|Appears in Collections:||Biological and Environmental Sciences Journal Articles|
|Peer Review Status:||Refereed|
|Title:||Geochemical modeling of evaporation processes on Mars: Insight from the sedimentary record at Meridiani Planum|
|Author(s):||Tosca, Nicholas J|
McLennan, Scott M
Clark, Benton C
Hurowitz, Joel A
Knoll, Andrew H
Squyres, Steven W
Mars exploration rovers
|Citation:||Tosca NJ, McLennan SM, Clark BC, Grotzinger J, Hurowitz JA, Knoll AH, Schröder C & Squyres SW (2005) Geochemical modeling of evaporation processes on Mars: Insight from the sedimentary record at Meridiani Planum, Earth and Planetary Science Letters, 240 (1), pp. 122-148.|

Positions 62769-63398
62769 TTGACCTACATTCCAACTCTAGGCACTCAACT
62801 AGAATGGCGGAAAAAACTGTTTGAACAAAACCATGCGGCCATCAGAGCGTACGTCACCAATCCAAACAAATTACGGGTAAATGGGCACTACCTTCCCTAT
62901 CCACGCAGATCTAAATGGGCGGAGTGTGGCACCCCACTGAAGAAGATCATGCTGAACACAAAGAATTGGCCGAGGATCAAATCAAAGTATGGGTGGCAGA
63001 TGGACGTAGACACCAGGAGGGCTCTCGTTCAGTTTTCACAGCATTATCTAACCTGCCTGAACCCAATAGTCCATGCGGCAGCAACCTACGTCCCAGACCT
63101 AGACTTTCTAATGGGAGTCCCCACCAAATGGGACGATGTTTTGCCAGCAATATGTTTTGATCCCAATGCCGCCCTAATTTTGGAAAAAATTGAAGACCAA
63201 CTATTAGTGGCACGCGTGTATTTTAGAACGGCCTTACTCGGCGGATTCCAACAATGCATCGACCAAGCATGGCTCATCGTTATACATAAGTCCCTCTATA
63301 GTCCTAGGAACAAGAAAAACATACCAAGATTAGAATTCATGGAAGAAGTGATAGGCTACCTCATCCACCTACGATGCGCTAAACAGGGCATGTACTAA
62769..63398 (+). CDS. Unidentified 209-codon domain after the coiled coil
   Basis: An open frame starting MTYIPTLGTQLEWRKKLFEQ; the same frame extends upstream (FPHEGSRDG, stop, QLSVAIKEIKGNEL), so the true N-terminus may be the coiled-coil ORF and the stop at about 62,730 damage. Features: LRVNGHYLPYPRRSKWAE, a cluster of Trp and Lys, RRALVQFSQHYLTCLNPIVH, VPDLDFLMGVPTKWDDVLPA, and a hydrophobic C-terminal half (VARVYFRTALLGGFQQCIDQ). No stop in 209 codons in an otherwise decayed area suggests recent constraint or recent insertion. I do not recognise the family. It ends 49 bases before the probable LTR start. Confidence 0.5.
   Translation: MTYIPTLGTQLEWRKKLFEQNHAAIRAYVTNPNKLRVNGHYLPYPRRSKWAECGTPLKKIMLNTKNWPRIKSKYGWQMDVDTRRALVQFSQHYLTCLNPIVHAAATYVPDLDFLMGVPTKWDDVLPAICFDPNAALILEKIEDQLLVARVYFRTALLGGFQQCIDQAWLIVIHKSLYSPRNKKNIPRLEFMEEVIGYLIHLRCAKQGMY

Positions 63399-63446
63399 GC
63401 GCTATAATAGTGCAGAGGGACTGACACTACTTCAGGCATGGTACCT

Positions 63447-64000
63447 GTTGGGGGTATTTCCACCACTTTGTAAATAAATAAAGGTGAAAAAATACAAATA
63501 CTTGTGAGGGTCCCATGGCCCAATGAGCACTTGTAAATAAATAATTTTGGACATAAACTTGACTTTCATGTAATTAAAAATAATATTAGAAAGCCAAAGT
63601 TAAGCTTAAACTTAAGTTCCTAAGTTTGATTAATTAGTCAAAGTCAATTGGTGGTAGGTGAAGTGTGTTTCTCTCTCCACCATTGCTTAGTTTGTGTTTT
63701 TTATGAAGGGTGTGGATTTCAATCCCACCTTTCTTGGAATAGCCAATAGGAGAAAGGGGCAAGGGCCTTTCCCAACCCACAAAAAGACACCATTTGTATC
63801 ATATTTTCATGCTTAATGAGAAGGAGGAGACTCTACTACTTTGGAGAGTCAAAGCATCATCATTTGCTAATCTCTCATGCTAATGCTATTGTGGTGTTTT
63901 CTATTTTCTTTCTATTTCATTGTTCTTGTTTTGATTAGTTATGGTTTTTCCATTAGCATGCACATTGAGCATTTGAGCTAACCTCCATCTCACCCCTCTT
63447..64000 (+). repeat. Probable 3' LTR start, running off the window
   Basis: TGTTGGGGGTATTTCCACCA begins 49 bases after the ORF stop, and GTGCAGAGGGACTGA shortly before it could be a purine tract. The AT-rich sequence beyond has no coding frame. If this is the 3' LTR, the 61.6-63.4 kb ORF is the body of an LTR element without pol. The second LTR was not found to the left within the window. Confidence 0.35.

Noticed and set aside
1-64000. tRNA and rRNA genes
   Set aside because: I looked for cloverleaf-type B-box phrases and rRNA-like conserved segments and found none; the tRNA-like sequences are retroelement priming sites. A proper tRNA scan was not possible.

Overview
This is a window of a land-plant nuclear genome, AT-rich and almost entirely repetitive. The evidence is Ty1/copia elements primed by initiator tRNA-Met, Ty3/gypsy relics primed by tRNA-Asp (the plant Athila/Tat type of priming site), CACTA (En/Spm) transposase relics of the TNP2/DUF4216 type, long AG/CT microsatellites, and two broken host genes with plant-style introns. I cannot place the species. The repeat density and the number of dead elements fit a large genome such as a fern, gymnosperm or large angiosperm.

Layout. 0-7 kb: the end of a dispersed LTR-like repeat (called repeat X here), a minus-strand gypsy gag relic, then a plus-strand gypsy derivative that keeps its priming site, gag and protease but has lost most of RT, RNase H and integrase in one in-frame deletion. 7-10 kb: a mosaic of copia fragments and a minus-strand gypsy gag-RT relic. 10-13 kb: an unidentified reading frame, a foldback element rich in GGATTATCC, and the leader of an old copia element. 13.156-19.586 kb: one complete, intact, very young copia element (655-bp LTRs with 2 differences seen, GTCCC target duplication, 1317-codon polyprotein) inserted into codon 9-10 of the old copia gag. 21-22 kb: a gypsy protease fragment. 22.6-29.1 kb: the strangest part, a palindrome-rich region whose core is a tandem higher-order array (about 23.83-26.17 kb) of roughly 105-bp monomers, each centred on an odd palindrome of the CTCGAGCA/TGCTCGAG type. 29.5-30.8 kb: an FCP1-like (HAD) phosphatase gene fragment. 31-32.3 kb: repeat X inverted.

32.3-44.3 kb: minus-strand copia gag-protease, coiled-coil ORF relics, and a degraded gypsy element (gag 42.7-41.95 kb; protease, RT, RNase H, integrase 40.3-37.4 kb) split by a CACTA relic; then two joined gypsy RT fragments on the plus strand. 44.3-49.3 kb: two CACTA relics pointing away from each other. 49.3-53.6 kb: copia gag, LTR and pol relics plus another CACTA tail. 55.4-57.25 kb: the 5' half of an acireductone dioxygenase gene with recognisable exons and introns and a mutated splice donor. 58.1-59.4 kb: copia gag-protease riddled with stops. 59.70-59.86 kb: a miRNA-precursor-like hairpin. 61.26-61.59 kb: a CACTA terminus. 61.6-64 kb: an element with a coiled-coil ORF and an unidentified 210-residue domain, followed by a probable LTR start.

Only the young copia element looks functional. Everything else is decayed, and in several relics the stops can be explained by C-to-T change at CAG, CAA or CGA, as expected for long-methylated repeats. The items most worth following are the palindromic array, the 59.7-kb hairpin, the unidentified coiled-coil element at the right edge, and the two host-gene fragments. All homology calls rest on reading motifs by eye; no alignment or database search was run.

|Abstract:||New data returned from the Mars Exploration Rover (MER) mission have revealed abundant evaporites in the sedimentary record at Meridiani Planum. A working hypothesis for Meridiani evaporite formation involves the evaporation of fluids derived from the weathering of martian basalt and subsequent diagenesis. On Earth, evaporite formation in exclusively basaltic settings is rare. However, models of the evaporation of fluids derived from experimentally weathering synthetic martian basalt provide insight into possible formation mechanisms. The thermodynamic database assembled for this investigation includes both Fe 2+ and Fe3+ in Pitzer’s ion interaction equations to evaluate Fe redox disequilibrium at Meridiani Planum. Modeling results suggest that evaporation of acidic fluids derived from weathering olivine-bearing basalt should produce Mg, Ca, and Fe-sulfates such as jarosite and melanterite. Calculations that model diagenesis by fluid recharge predict the eventual breakdown of jarosite to goethite as well as the preservation of much of the initial soluble evaporite component at modeled porosity values appropriate for relevant depositional environments (b0.30). While only one of several possible formation scenarios, this simple model is consistent with much of the chemical and mineralogical data obtained on Meridiani Planum outcrop.|
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